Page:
335. Memorandum From the President’s Special Assistant for National Security Affairs (Bundy) to the President1

Welcome back!2

Our only really serious international problem is South Vietnam, but that could hardly be more serious. The immediate situation is that we just do not know whether Khanh still has it in him to resume full control. Taylor and Johnson saw him today3 and urged him once more to do so, and he indicated that he probably would go back to Saigon later this week and see what he could do. We here all agree that we ought to stay with him solidly, so that if he falls it will in no sense be our doing. A draft letter of encouragement from you to him is being considered by Max Taylor overnight,4 and we should have his advice on whether to use it in the morning. Meanwhile, Taylor’s return home has been rescheduled tentatively for September 7, and if things have not improved by then, our current inclination is to have Alexis Johnson come instead and keep Max on the job out there.

The larger question is whether there is any course of action that can improve the chances in this weakening situation. A number of contingency plans for limited escalation are in preparation. They involve three kinds of activities—naval harassments, air interdiction in the Laos panhandle, and possible U.S. fleet movements resuming a presence on the high seas in the Gulf of Tonkin. The object of any of these would be more to heighten morale and to show our strength of purpose than to accomplish anything very specific in a military sense—unless and until we move toward a naval quarantine.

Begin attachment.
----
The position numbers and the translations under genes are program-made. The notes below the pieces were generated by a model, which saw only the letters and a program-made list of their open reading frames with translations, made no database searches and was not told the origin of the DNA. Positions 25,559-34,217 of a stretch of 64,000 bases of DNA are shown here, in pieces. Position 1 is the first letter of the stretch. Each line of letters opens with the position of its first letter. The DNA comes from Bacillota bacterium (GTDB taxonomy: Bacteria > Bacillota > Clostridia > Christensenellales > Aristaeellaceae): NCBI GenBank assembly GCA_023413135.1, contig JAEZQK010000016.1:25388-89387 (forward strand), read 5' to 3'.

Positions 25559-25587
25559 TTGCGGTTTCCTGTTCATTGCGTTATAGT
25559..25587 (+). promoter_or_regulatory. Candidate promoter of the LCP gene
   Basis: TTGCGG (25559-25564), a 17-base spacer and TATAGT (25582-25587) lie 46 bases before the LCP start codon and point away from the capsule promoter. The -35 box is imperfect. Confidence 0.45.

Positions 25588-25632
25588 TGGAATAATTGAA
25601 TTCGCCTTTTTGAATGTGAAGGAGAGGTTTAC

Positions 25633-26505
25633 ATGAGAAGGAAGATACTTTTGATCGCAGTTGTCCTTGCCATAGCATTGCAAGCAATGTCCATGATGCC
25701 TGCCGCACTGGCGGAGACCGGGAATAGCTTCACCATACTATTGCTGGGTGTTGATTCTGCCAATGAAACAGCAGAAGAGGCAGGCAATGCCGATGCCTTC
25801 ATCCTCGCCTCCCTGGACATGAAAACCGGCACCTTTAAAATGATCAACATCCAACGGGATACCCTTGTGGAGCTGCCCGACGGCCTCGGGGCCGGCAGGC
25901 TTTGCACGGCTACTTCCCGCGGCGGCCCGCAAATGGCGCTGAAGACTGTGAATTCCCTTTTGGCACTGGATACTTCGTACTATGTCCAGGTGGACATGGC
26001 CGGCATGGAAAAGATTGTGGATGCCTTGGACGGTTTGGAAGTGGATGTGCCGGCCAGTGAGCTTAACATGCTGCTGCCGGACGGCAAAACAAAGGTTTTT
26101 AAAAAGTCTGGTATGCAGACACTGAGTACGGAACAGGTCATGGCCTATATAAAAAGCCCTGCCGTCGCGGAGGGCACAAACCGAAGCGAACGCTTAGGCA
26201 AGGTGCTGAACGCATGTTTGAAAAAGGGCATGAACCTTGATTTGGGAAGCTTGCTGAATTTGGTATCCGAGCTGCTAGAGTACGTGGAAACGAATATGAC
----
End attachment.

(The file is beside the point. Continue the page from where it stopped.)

One other possibility which we are discussing is the increase of a U.S. military presence in South Vietnam, perhaps by a naval base, or perhaps by landing a limited number of Marines to guard specific installations. Bob McNamara is very strongly against the latter course, for reasons that are not clear to me, and you may wish to question him on it if we have a luncheon meeting tomorrow.

A still more drastic possibility which no one is discussing is the use of substantial U.S. armed forces in operations against the Viet Cong. I myself believe that before we let this country go we should have a hard look at this grim alternative, and I do not at all think that [Page 724] it is a repetition of Korea. It seems to me at least possible that a couple of brigade-size units put in to do specific jobs about six weeks from now might be good medicine everywhere.

  1. Source: Johnson Library, National Security File, Aides File, McGeorge Bundy, Memos to the President. Secret. Also published in Declassified Documents, 1979, 107C.
  2. The President had been in Texas to celebrate his 56th birthday.
  3. See Document 333.
  4. See Document 334.